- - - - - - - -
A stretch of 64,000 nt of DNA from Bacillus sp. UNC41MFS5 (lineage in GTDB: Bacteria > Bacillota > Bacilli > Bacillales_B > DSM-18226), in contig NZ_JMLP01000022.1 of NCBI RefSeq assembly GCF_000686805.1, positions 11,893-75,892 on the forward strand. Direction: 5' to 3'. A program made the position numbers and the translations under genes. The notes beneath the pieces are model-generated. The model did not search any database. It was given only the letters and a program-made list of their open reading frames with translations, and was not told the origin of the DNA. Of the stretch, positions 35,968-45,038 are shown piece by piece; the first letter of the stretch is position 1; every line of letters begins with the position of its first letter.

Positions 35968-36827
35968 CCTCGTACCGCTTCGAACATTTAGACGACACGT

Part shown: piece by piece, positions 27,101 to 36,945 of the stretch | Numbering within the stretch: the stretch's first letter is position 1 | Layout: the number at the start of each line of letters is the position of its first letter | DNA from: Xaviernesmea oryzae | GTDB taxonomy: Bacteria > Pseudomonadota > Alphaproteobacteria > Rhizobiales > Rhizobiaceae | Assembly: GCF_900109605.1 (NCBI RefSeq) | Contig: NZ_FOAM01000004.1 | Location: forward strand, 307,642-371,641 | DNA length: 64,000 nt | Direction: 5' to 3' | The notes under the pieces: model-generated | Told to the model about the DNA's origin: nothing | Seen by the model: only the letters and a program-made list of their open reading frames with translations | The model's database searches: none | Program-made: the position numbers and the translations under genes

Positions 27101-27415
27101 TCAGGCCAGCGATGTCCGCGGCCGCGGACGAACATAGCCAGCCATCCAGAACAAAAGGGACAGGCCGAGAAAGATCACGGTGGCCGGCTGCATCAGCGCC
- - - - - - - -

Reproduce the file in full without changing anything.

A stretch of 64,000 nt of DNA from Bacillus sp. UNC41MFS5 (lineage in GTDB: Bacteria > Bacillota > Bacilli > Bacillales_B > DSM-18226), in contig NZ_JMLP01000022.1 of NCBI RefSeq assembly GCF_000686805.1, positions 11,893-75,892 on the forward strand. Direction: 5' to 3'. A program made the position numbers and the translations under genes. The notes beneath the pieces are model-generated. The model did not search any database. It was given only the letters and a program-made list of their open reading frames with translations, and was not told the origin of the DNA. Of the stretch, positions 35,968-45,038 are shown piece by piece; the first letter of the stretch is position 1; every line of letters begins with the position of its first letter.

Positions 35968-36827
35968 CCTCGTACCGCTTCGAACATTTAGACGACACGT

Part shown: piece by piece, positions 27,101 to 36,945 of the stretch | Numbering within the stretch: the stretch's first letter is position 1 | Layout: the number at the start of each line of letters is the position of its first letter | DNA from: Xaviernesmea oryzae | GTDB taxonomy: Bacteria > Pseudomonadota > Alphaproteobacteria > Rhizobiales > Rhizobiaceae | Assembly: GCF_900109605.1 (NCBI RefSeq) | Contig: NZ_FOAM01000004.1 | Location: forward strand, 307,642-371,641 | DNA length: 64,000 nt | Direction: 5' to 3' | The notes under the pieces: model-generated | Told to the model about the DNA's origin: nothing | Seen by the model: only the letters and a program-made list of their open reading frames with translations | The model's database searches: none | Program-made: the position numbers and the translations under genes

Positions 27101-27415
27101 TCAGGCCAGCGATGTCCGCGGCCGCGGACGAACATAGCCAGCCATCCAGAACAAAAGGGACAGGCCGAGAAAGATCACGGTGGCCGGCTGCATCAGCGCC